Noel Perrin

Eclectic writer of restless curiosity
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The Independent Online

Edwin Noel Perrin, writer: born New York 18 September 1927; married 1960 Nancy Hunnicutt (two daughters; marriage dissolved 1971), 1975 Annemarie Price (marriage dissolved 1980), 1988 Anne Lindbergh (died 1993), fourth Sara Coburn; died Thetford Center, Vermont 20 November 2004.

Some writers have that skill and restless curiosity which mean they can turn their hands to anything without bringing charges of the charlatan upon their heads. Such a spirit was Noel Perrin.

He said, in 1961, that "there are at least three states of which I feel like a native. That's not counting Vermont, of which it is merely my ambition to feel like a native." His First Person Rural: essays of a sometime farmer (1978) and its three sequels chronicled his newfound life upon a Vermont farm and achieved great popularity.

Rural, he was urbane and, indeed, Manhattan, where he was born, sustained him. Across several decades, he was encouraged by The New Yorker's editor William Shawn. The result was work which embraced matters so diverse that it now seems but the shortest of leaps from discussion of the Japanese 17th-century resumption of using the sword in battle to an account, greatly amusing, of his discovery in 1950s Cambridge of a shoe-box cache of Henry James's letters.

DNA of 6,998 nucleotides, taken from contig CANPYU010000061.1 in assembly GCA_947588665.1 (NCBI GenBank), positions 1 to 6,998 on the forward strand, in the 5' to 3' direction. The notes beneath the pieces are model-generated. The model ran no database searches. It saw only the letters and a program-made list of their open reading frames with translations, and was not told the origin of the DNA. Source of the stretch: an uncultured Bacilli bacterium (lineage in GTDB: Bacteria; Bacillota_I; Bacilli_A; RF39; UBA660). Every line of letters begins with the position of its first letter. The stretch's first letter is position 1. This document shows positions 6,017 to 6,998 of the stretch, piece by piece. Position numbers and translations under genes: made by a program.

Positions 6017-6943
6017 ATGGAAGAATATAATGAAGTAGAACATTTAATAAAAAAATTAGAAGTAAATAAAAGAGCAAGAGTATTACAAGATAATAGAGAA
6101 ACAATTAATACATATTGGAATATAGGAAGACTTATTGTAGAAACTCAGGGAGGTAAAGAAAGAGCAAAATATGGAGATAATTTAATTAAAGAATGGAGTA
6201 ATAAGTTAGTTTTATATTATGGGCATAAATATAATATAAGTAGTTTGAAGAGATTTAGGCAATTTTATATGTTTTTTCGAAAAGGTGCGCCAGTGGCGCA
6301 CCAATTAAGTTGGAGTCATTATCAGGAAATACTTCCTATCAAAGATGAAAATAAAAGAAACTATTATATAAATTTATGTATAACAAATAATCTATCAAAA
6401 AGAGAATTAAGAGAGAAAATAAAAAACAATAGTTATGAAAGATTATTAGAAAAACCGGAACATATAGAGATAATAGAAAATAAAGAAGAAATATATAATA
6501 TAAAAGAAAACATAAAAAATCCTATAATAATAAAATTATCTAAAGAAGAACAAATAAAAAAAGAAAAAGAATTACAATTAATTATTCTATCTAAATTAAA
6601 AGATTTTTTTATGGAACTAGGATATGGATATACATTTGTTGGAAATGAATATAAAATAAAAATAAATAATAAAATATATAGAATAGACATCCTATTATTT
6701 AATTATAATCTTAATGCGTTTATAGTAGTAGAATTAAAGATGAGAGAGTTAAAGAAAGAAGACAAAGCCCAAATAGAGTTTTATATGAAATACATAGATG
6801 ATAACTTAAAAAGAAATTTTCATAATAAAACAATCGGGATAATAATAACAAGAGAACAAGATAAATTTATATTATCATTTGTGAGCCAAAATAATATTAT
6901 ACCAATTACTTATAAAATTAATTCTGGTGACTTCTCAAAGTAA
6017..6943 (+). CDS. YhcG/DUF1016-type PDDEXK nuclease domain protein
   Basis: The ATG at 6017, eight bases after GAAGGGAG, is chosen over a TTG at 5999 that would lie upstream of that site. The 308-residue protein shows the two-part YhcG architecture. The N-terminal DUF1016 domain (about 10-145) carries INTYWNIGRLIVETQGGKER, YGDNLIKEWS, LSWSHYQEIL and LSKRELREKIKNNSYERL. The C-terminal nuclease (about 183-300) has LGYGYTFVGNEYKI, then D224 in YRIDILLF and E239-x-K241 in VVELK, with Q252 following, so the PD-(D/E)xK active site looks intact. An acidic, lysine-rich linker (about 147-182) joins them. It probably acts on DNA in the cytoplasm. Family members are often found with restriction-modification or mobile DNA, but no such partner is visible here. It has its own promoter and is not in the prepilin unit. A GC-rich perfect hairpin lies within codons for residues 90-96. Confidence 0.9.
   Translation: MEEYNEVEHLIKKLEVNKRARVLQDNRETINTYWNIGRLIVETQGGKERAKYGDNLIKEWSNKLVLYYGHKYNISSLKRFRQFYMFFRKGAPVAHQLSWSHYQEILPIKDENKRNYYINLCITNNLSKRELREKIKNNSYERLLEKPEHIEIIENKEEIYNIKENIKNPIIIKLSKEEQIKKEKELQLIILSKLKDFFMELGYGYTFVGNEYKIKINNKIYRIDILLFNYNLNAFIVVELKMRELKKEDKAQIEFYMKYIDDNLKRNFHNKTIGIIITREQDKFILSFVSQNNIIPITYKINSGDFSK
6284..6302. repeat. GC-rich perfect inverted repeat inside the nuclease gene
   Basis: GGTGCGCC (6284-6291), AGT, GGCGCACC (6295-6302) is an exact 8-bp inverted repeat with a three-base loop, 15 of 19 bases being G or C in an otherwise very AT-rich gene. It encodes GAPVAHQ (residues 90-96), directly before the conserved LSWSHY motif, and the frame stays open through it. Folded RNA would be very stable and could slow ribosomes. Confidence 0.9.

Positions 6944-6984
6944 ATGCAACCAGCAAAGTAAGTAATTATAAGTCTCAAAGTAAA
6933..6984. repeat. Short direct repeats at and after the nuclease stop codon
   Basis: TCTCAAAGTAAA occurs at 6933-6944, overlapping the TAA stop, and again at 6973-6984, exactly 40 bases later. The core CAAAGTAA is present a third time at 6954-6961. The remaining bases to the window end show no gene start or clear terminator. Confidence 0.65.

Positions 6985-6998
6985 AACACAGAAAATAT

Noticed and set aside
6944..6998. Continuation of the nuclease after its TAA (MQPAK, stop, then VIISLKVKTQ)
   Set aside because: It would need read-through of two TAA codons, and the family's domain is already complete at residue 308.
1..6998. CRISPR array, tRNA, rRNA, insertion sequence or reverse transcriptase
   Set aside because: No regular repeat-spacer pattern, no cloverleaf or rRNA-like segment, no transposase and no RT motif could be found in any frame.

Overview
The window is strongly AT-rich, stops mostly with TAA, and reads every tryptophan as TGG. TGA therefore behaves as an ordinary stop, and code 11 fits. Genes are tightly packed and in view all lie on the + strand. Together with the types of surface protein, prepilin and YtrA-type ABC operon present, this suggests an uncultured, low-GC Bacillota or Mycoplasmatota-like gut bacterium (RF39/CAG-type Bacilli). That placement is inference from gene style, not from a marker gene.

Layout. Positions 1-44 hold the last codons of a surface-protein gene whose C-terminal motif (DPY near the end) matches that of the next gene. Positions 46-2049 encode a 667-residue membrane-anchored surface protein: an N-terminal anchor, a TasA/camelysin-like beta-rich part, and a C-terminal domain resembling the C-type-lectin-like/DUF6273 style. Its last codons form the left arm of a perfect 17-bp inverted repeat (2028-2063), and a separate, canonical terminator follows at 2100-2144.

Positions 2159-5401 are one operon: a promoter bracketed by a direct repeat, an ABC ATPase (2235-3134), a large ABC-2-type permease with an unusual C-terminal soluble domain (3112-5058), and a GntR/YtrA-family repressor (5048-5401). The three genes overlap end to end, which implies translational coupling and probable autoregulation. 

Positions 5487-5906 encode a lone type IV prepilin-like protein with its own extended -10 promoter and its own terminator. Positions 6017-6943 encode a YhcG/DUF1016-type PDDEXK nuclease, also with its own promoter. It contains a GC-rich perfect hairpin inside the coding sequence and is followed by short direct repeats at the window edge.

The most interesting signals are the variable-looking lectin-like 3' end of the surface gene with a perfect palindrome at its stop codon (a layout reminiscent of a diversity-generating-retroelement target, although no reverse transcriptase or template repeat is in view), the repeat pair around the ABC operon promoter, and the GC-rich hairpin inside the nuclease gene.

He was born Edwin Noel Perrin in 1927, soon dropping the name Edwin which he shared with his father, an advertising executive. Schooling took him to Virginia, home state of his mother, a writer. One of his teachers, a former actor, had the strange notion of instilling grammar into his pupils by obliging them to act out his own plays, which contained roles for such characters as "Adverb" and "Noun". Perrin said this gave him "a permanently buskined view of the English language".

After a year's service in the artillery, he studied at Williams College in Massachusetts, from which he graduated in 1949, and, after another year's military service, part of it in Korea, he resumed academic pursuits. This led him, in the Fifties, from Duke University to Trinity Hall, Cambridge, for a year.

Such displacement brought out his observant wit - and enterprise. After one tutorial dispute over the sound made by the nightingale (Perrin said that T.S. Eliot's "jug jug" was hopeless, only to be "reminded" of Coleridge's use of it), he made bold to spend a long night on the track of them in the dell at Madingley. That this dell features in E.M. Forster's The Longest Journey is just the sort of detail that he would have relished, for the more of English literature that came within his purlieu, the more he sought out.

At this time, for magazines in England and America, he wrote fascinatingly on such matters as the way in which the version of Matthew Lewis's The Monk that had been in circulation for many years was the expurgation by Lewis's sister. He once noted that good listening is one of the attributes of "civilisation. It is also a cultivable art, like gourmet cooking or reading Ronald Firbank."